2 Survivors of Christian ’Ex-Gay’ Therapy Tell Their Stories
With his eyes closed and fingers interlaced, Taylor bowed his head and started to pray. "God, please change me," he prayed. "Take this away from me, I don't want this. Please. I'd rather live the rest of my life without arms and legs than be like this."
At 21, Taylor, a devoutly Christian student at Whatcom, a community college in Bellingham, Wash., had just realized he was gay. "I felt destroyed inside," he says. "I'd grown up believing that homosexuality was a sin, so it was incredibly hard."
The very next day, Taylor met with a Christian counselor. After hearing about the incident at the park, he suggested Taylor quit his job at a local daycare and enroll in Living Waters, a 20-week therapy program in Bellingham that promotes itself as helping "those struggling with homosexuality, sexual promiscuity, and the effects of sexual abuse," according to the organization's Living Waters website.
Thus began a two-year journey through the twilight world of "reparative therapy."
Sometimes referred to as "ex-gay therapy" or "conversion therapy," reparative therapy is a now-widely discredited type of psychiatric treatment "aimed at changing sexual orientation," according to the American Psychiatric Association (which recently condemned the theory behind such treatments). Many Christian-based programs like Living Waters recommend reparative therapy, not because of any scientific reasoning or research, but because they believe homosexuality is a sin, unnatural or a form of sexual brokenness.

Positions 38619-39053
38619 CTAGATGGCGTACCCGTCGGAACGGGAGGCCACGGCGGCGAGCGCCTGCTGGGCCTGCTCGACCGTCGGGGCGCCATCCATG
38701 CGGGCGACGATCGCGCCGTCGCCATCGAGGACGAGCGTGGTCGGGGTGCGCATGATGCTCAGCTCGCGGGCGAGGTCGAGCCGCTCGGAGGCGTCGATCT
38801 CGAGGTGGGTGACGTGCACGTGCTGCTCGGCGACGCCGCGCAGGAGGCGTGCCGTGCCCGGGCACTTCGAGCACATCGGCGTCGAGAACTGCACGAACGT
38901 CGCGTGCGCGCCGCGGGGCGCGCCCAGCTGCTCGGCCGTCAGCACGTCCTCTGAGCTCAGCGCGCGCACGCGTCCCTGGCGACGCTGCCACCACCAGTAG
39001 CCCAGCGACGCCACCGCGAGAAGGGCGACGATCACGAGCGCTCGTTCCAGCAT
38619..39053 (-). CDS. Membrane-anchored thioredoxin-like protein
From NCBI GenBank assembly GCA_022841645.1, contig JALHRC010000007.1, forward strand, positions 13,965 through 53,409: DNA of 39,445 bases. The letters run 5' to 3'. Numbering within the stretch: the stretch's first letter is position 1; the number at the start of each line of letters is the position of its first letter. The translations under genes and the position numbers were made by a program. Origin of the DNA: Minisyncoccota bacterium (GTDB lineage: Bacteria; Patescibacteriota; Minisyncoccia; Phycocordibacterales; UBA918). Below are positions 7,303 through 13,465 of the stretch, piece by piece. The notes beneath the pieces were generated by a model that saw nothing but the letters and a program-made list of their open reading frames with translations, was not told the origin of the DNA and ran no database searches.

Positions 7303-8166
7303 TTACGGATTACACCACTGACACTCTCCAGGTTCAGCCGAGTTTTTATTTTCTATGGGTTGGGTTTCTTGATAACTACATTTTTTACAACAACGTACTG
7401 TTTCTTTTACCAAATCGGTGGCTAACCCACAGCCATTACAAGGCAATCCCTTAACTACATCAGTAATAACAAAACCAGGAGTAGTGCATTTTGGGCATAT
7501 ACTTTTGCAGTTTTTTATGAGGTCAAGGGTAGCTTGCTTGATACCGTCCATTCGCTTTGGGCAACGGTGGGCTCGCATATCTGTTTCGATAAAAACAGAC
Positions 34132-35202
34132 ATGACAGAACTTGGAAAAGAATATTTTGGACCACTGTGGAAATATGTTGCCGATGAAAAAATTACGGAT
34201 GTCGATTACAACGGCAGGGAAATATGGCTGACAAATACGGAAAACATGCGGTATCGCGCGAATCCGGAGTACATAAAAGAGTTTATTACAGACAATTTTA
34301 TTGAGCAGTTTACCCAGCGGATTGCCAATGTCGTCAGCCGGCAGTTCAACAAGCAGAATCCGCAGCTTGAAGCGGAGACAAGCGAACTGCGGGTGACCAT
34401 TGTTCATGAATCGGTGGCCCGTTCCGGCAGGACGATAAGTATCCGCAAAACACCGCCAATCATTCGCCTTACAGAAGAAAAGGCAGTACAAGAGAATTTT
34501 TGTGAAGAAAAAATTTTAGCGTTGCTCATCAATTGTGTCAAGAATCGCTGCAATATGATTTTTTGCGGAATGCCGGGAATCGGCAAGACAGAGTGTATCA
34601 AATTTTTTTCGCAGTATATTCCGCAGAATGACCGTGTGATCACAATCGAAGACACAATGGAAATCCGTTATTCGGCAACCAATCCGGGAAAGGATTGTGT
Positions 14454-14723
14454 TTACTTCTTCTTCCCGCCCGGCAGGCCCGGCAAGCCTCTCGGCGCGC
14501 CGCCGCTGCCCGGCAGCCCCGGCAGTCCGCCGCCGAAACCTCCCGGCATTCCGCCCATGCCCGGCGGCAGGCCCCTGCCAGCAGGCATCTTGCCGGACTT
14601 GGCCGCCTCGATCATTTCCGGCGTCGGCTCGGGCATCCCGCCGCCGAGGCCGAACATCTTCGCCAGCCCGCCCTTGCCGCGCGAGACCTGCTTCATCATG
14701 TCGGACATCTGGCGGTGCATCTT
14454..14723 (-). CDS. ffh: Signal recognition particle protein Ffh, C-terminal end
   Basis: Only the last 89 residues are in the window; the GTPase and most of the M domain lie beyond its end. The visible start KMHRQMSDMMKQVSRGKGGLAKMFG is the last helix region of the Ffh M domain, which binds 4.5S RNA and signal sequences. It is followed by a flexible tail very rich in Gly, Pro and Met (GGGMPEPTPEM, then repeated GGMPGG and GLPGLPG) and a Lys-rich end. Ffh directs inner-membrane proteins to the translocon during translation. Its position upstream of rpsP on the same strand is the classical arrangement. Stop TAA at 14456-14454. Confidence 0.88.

Efforts to change sexual orientation are not only unlikely to prove successful, they put the participant at even more harm for psychological trauma, according to a 2010 APA study. These risks include feelings of emotional distress, depression, anxiety, suicidal ideation, self-blame and guilt.
Coming to Self-Acceptance
Taylor (like other names here, his was changed to protect his privacy) was driving when he became fixated on a man jogging along the highway. Taylor recognized -- and he most certainly didn't like -- the feelings those tiny jogging shorts and what they contained excited in his own private parts.
In these days of gay acceptance from the White House to the upper echelons of the Republican Party, equating same-sex desires with a mental disorder is increasingly being looked on with the same skepticism as witchcraft or the Jewish blood libel. In May 2012, California lawmakers went so far as to introduce a bill to ban so-called conversion therapy. The sponsors stated that participation in such therapy can ultimately lead to suicide.
Across the continent, Ryan Kendall, a 29-year-old Columbia University student, had also volunteered to undergo so-called reparative therapy. When Kendall was 13 years old, his Evangelical parents discovered an entry in Kendall's private journal in which he wrote about being gay.